Another nail in the Malthusian coffin?
All the talk of addressing the global imbalances throws a spotlight on contrasting demographic trends in the world’s two most populous nations — China and India.
Prior to the financial crisis, India’s annual growth rate of about 9 percent seemed positively moribund next to China’s double-digit economic expansion. But purely on demographics, the dimming power of the US consumer could give India an edge over its neighbour in the longer run.
That’s what India’s trade minister Anand Sharma seemed to suggest last week when he reminded the audience at a London conference that the country had “20 percent of the world’s children”:
We know that when we talk about emerging countries the consumption patterns are different. Most of China’s production is meant for (markets) abroad. India consumes two-thirds of what India produces.
Indeed, Goldman Sachs projects that India’s middle class will outstrip China’s by 2045. This is some 15 years after half of China’s population becomes either too old or too young to be part of the workforce.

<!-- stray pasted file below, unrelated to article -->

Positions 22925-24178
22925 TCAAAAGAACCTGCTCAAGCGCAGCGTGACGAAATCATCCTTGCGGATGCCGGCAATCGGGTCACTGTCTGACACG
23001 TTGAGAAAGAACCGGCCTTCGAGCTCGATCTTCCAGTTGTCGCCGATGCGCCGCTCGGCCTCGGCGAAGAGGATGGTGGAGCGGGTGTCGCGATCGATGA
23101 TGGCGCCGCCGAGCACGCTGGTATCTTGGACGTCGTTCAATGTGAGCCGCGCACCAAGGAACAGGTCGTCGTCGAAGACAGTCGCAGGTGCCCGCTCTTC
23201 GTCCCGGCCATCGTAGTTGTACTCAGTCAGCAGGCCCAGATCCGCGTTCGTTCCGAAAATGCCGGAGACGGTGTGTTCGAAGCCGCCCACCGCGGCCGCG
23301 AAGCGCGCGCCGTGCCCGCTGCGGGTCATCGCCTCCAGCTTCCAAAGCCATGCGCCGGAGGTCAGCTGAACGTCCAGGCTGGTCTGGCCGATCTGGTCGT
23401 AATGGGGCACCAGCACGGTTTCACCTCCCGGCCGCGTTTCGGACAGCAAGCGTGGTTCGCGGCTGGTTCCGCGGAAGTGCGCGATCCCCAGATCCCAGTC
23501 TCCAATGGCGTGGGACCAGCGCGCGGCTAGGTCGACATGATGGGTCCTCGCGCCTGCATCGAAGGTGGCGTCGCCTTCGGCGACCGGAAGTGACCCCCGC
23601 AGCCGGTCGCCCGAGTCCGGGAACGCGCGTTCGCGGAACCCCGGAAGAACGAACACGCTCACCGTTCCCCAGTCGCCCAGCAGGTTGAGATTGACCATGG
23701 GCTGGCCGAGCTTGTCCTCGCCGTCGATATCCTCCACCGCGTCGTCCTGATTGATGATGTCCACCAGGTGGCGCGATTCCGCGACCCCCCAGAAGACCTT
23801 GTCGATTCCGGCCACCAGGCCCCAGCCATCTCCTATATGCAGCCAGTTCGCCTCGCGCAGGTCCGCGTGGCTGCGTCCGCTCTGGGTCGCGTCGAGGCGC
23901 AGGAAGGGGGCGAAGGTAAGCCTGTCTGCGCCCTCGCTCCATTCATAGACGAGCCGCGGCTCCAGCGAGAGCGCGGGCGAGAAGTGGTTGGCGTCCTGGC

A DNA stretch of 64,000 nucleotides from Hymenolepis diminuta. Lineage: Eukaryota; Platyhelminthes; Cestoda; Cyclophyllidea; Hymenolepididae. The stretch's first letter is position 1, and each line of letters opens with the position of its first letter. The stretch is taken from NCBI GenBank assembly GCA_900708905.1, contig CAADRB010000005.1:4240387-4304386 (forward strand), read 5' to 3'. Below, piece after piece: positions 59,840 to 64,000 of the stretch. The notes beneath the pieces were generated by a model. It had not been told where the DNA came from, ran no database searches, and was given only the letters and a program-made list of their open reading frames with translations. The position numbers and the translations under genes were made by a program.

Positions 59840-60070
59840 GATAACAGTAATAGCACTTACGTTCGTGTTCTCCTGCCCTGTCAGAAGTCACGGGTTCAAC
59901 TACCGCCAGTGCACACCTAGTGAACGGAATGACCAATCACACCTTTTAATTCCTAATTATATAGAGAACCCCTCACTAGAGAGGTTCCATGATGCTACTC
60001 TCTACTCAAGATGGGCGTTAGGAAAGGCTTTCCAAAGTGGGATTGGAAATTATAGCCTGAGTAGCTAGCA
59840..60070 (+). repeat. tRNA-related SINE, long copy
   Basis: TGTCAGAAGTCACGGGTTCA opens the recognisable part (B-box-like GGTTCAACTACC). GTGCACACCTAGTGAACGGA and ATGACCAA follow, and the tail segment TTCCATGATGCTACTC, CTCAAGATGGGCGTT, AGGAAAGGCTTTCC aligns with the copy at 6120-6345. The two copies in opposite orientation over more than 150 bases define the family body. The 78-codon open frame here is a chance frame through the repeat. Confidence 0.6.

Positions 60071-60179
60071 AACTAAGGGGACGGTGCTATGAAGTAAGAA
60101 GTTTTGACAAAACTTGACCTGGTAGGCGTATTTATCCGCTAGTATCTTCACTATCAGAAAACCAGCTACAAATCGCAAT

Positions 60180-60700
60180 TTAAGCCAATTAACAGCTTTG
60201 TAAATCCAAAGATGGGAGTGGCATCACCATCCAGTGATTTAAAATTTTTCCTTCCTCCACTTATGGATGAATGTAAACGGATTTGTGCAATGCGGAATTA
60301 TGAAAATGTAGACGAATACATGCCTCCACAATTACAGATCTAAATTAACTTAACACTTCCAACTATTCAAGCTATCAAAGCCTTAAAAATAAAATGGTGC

Beijing’s mandarins are taking note of this monumental shift in dependency ratios. After decades of enforcing a ‘one-child’ policy in the face of an human rights outcry, China appears to be relaxing its stance on population control. Family-planning officials in Shanghai have begun to urge eligible couples to have two children.
BlackRock Asian equities portfolio manager Jing Ning says it’s useful for investors to start thinking about this demographic shift. Healthcare providers, for instance, will look increasingly attractive investments.
“For the next 20 years, it will be critical for the government to reform its social welfare system,” she said.